Nature and conservation
The Taupo area owes its spectacular scenery to its location in an active volcanic zone. Violent eruptions have occurred over millions of years creating the caldera (collapsed volcano) filled by the waters of Lake Taupo, extensive lava plateaux and other volcanic landforms such as Mt Tauhara.
Ash layers, ignimbrite cliffs, pumice and carbonised wood fragments provide constant reminders of a history of volcanic upheaval.
Lake Taupo facts
- The lake is 622 km² in size
- Reaches 160m in depth
- Occupies a series of old volcanic craters
- The most recent eruption occured about 1800 years ago when 60 km³ of debris was blasted out of a single vent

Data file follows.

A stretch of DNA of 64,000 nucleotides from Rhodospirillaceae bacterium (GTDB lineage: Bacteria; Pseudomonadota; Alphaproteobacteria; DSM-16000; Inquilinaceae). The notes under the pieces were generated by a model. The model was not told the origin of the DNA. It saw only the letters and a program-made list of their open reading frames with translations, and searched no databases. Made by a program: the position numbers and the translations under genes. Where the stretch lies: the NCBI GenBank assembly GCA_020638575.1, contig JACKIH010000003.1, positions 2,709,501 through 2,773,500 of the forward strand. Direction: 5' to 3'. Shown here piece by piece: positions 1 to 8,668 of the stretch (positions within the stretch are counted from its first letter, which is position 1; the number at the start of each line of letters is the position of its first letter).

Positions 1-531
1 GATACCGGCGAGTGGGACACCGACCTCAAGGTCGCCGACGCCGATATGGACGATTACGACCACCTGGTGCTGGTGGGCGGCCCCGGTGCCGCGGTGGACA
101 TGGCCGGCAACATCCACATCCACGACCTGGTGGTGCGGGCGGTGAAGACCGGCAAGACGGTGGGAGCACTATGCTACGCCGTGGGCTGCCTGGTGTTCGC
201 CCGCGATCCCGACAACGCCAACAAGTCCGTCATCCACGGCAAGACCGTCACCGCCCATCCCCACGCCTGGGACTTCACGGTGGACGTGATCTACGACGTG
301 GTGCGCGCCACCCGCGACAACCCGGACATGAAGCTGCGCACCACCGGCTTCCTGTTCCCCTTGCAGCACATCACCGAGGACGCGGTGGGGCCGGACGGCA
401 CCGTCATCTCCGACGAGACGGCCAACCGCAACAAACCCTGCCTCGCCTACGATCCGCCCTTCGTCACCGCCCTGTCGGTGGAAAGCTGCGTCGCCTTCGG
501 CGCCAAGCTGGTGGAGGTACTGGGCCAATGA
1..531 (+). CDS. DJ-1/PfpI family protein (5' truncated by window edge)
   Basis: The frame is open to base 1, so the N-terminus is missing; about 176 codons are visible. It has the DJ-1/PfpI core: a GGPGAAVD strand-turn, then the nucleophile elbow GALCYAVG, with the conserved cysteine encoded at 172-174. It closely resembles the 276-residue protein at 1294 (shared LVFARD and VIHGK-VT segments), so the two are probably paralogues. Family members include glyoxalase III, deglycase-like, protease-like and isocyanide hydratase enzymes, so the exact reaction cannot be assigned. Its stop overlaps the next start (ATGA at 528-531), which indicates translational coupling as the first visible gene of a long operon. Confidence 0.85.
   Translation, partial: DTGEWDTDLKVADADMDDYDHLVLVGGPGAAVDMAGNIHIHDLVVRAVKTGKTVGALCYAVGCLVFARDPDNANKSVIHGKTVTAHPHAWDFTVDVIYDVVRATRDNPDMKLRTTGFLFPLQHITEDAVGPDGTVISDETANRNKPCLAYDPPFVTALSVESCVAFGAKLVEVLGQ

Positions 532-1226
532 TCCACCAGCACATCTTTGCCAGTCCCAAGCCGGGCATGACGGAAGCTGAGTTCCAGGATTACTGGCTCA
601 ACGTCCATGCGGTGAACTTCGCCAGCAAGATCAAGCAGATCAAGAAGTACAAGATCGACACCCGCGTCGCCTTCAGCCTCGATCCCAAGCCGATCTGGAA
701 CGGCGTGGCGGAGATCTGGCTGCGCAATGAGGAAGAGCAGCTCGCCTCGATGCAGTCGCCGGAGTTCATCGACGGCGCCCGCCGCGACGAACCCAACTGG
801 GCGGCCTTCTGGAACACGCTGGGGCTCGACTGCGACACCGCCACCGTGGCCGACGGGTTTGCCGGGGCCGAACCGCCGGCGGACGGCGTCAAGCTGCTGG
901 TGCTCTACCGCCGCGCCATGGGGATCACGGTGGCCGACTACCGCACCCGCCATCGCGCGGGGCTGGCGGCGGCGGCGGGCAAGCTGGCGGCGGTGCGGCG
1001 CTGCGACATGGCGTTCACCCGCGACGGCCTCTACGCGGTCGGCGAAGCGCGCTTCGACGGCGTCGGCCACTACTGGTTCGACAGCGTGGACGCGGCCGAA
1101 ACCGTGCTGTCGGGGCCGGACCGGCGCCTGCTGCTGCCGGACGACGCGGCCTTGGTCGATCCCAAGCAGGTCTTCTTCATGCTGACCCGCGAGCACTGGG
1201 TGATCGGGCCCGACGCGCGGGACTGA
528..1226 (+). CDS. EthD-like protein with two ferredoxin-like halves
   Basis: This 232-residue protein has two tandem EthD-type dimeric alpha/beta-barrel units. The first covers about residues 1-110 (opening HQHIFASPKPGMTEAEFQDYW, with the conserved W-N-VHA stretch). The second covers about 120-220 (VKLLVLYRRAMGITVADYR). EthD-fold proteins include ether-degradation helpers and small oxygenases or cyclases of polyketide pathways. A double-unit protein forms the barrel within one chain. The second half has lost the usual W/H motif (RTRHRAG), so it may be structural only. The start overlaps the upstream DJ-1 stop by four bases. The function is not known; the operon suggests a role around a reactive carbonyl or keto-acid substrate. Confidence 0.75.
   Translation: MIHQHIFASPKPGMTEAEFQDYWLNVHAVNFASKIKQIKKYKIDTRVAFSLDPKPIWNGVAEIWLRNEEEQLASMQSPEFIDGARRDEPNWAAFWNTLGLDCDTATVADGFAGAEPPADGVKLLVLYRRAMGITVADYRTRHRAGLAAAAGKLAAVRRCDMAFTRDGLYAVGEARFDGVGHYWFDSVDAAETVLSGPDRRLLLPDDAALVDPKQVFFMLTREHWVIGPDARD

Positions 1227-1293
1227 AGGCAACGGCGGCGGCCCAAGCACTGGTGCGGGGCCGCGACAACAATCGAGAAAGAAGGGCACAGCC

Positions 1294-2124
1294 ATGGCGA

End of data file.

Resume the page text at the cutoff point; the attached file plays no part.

- Its full name is Taupo-nui-a-Tia (the great cloak of Tia). Tia was a chief and explorer from the waka Arawa
History and culture
Attracted by the lake and thermal resources, the area was settled by Maori in the late 14th century, becoming a stronghold for the Ngati Tuwharetoa people. European visitors came to the scenic heart of the North Island in the middle of the 19th century and settled here from about 1860.